In the world of diamond embroidery, there are 447 colors that, in addition to their respective names, comply with a “DMC code” or “DMC number”, that is, the reference code of the color chart published by the company DMC (Dollfus-Mieg et Compagnie) and taken up by all industrialists in the sector. While “light pink” can refer to an infinite range of pink tones, the DMC-605 will always refer to the same color. This makes it much easier to get additional diamonds if you need more diamonds of a specific color. It also allows you to keep your additional exercises and use them for future projects.
However, it is important to note that there may be slight variations due to different dye batches and changes in the manufacturing process. DMC stands for Dollfus-Mieg and Company. They use the same color code that is used for the embroidery thread (DMC number). It is the most popular yarn in the world.
That's why it's easy to keep track of your drills and add new ones to your existing collections of other paintings. But still, check the colors just in case before mixing the diamonds. Diamond painting, like many other handcraft-style hobbies, has developed its own commonly used abbreviations and terms. In other words, if you have a pack of pink diamond drills with color code 605, you can go to a craft store and buy DMC embroidery thread of the same color with the same code.
This term is commonly used in the diamond painting community to let people know that the final image will look amazing, even if working closely may seem a little strange. Let's start with the fact that DMC, Diamond Dotz and AB drills are all diamond painting bits. Experienced diamond painters enjoy making a checkerboard pattern with exercises in which they skip any other space. Among the Diamond Dotz colors, in addition to normal DMC analogs, there are also Aurora Borealis, Metallics, Neon & Glow-in-The Dark.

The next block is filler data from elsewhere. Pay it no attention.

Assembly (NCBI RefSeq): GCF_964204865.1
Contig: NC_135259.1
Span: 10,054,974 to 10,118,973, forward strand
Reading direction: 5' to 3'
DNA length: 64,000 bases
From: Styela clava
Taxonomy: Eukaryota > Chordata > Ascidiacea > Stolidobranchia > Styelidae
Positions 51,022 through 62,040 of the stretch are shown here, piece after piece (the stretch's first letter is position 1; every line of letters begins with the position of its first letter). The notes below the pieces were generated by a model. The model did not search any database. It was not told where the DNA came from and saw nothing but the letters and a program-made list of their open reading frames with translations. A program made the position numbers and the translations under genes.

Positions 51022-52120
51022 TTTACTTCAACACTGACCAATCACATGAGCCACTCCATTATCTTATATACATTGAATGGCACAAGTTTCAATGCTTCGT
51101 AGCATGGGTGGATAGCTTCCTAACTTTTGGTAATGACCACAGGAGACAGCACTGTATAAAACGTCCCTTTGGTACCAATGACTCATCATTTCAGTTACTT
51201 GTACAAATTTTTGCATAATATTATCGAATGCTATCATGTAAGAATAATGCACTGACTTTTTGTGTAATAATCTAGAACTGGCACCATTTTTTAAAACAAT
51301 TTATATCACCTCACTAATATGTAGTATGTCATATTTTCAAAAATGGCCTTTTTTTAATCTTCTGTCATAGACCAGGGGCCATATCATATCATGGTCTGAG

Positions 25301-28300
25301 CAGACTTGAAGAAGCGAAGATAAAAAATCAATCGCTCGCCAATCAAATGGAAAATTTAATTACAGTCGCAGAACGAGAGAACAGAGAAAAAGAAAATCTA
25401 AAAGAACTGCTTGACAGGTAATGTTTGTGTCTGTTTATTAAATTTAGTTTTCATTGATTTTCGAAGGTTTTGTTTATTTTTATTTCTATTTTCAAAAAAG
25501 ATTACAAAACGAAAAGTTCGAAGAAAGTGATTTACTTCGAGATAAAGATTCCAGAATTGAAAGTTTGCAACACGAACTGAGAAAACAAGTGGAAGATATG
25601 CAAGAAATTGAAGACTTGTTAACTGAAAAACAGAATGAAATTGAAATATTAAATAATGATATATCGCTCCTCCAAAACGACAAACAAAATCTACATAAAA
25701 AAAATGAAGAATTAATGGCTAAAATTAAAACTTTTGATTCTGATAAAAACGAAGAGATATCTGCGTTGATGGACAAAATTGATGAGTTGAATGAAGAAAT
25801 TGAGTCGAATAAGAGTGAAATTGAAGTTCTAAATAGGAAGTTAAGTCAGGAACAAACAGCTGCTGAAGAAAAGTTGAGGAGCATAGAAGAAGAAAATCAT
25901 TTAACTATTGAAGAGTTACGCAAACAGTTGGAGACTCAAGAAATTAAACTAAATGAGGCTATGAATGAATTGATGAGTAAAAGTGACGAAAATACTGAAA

This is something that happens to all diamond painters, although it is more common in cheap diamond paintings. However, the main difference is that the diamond painting chart features close-up images of additional rhinestones that can be used to determine the color you have. Fulls are the preference of most diamond painters, while partial ones are ideal for beginners and diamond painting projects for children. But what is the difference, you ask? First of all, these are all different color codes of diamonds.
You can also use your DMC color chart to cross-reference diamonds from other companies that don't use DMC numbers. There are 447 different DMC numbers together, which means there are 447 different colored diamonds available for use when painting with diamonds. A 5D diamond painting will create more sparkle and sparkle than a 3D diamond painting because the drills have more facets. Washi tape is used around the edges of diamond painting to keep the edges clean and is also ideal for framing, mounting and framing your finished works.
If you choose to print it for reference when preparing your own diamond painting, use a very high quality laser printer to ensure the accuracy of your color samples.